The patch is made of four self-FM’ing sine-based voices. The voices are broken into two groups, one clocked by an LFO, and the other clocked by its inversion via comparator, with the duty cycle of the LFO adjusted to provide some slight swing between the two groups.
The voices are spread across the stereo field. Each one has a four-note shift register, but the shift registers are seeded by the preceding voice’s shift register, from left to right, with the left-most voice being the only register that actually introduces new notes (from a C minor pentatonic scale). One voice is shifted up a fourth, and the other shifted up a fifth, so that as the notes travel from left ro right, some basic harmonies are introduced.
Two of the voices have more attack-heavy envelopes, which produces a kind of “reverse” sound, while the other two have more decay-heavy envelopes, for pluckier/more percussive sounds. (The envelope lengths are randomized in rough divisions/multiplications of the clock.) The intensity of the envelopes is also randomized, to replicate varying velocity (and to keep things more interesting).
Then everything goes into some high-pass filters (to clean up the low-end), before running into a tape pingpong delay, and a reverb lite for ambience. It’s a not-terribly dynamic or diverse patch, but I like the sound of it.
… But I didn’t always. So, the name was attached to it some months ago, when I first wrote the patch. At that time, it had a much more mechanical feel to it. And I’m sort of reminded of Frank O’Hara’s famous poem, “Why I am not a painter” (which is about the complicated relationship between inspiration and revision):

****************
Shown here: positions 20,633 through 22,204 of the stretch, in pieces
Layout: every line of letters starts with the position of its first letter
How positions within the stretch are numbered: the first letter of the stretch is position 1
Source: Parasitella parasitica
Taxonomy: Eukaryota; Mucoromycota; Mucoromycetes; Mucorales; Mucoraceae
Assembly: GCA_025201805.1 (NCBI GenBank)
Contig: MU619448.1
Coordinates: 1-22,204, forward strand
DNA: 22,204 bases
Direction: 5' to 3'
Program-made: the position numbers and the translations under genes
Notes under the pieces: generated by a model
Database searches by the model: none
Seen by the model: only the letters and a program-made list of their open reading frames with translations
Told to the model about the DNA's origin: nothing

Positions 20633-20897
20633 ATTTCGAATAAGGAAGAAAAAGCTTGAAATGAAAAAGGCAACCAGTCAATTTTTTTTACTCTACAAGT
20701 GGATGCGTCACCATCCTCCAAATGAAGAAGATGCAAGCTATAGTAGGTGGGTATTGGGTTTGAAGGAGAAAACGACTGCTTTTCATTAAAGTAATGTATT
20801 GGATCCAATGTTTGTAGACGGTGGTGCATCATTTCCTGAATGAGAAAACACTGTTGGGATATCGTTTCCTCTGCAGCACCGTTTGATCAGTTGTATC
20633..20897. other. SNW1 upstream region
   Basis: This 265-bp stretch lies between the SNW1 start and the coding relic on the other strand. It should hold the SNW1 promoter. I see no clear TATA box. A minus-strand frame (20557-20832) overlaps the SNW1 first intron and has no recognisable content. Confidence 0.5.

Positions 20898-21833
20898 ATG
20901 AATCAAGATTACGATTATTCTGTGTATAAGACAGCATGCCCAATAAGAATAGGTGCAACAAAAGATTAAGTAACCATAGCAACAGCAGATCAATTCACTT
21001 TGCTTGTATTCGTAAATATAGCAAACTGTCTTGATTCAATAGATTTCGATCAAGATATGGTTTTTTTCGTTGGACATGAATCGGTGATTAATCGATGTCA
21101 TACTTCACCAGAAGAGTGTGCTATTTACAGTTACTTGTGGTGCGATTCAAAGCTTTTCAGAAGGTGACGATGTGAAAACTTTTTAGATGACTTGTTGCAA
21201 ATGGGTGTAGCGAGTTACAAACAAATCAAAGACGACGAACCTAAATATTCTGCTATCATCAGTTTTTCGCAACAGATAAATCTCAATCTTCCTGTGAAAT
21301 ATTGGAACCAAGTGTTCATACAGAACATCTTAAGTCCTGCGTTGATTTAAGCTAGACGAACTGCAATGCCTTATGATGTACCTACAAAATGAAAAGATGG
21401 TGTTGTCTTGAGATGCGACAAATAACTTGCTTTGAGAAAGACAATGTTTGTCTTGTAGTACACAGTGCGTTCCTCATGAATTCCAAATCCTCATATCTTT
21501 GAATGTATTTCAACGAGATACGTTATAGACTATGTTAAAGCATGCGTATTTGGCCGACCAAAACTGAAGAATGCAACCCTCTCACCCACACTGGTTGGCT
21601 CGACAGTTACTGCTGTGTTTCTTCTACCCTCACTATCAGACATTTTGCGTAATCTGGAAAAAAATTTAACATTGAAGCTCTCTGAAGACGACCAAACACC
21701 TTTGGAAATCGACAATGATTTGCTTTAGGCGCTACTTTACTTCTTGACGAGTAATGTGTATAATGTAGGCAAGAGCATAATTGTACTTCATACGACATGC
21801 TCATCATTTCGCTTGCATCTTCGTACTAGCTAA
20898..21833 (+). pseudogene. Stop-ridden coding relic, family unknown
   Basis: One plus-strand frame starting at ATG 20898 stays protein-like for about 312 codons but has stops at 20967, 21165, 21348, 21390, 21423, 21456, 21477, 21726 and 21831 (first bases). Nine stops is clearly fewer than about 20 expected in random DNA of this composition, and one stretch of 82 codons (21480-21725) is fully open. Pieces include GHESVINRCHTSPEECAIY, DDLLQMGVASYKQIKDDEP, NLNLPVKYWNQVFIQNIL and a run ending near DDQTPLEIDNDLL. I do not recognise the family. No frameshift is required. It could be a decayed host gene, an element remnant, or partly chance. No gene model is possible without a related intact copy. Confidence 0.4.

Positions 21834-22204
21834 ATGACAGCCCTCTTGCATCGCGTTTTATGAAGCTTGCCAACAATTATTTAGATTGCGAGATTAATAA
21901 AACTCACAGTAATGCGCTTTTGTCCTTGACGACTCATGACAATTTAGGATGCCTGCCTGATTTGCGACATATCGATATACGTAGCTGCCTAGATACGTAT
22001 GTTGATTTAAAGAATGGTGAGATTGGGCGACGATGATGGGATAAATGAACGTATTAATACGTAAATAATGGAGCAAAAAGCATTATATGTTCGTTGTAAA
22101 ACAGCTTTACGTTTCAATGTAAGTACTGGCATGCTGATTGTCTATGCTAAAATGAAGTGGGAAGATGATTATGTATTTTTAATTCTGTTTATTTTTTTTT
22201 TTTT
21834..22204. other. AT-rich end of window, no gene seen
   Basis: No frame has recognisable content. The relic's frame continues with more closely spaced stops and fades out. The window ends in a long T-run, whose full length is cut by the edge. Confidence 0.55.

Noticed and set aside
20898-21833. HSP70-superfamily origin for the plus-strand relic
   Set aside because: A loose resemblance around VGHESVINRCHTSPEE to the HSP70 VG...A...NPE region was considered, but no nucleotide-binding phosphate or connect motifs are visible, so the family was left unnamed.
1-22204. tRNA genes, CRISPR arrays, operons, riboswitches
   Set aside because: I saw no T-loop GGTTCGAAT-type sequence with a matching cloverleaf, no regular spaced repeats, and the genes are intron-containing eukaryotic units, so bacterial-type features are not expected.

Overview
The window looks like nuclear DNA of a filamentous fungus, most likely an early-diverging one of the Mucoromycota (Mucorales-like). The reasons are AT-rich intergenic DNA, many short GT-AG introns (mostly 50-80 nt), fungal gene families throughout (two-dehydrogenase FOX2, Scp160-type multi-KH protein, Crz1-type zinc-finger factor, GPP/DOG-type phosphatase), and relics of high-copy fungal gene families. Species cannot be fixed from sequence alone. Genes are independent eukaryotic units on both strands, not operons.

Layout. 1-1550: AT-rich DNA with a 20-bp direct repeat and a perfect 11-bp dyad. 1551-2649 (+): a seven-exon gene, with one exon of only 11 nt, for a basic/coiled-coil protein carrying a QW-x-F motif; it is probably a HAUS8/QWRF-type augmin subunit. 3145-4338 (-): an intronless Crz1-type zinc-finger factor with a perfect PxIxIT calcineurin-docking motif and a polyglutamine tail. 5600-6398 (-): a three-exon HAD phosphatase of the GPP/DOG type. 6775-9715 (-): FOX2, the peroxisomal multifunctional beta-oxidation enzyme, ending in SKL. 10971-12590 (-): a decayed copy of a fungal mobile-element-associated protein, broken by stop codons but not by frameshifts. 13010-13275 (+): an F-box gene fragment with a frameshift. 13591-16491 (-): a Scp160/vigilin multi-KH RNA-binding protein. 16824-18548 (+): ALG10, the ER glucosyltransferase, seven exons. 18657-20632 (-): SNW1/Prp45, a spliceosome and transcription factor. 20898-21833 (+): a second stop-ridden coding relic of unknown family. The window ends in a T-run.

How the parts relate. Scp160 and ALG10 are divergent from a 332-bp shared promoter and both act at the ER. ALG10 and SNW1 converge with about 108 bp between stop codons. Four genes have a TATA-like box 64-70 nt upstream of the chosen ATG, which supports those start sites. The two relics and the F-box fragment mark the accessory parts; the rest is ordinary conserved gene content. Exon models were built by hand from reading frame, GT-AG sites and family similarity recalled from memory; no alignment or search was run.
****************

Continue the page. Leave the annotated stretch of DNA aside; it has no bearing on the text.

I am not a painter, I am a poet.
Why? I think I would rather be
a painter, but I am not. Well,
for instance, Mike Goldberg
is starting a painting. I drop in.
“Sit down and have a drink” he
says. I drink; we drink. I look
up. “You have SARDINES in it.”
“Yes, it needed something there.”
“Oh.” I go and the days go by
and I drop in again. The painting
is going on, and I go, and the days
go by. I drop in. The painting is
finished. “Where’s SARDINES?”
All that’s left is just
letters, “It was too much,” Mike says.
But me? One day I am thinking of
a color: orange. I write a line
about orange. Pretty soon it is a
whole page of words, not lines.
Then another page. There should be
so much more, not of orange, of
words, of how terrible orange is
and life. Days go by. It is even in
prose, I am a real poet. My poem
is finished and I haven’t mentioned
orange yet. It’s twelve poems, I call
it ORANGES. And one day in a gallery
I see Mike’s painting, called SARDINES.
So, while the original patch had a much more “mechanical” feel to it, it was too much. Yet, here I am, left with a patch called Player Piano, because that is part of the process. This patch is more like Mike’s method, but others are more like Frank’s.
My albums of generative patches: https://christopherhmjacques.bandcamp.com/releases
Also, I restarted my Patreon, since people have asked a lot about that, if you want to support the stuff I do (overly long livestreams, videos of trees, etc.):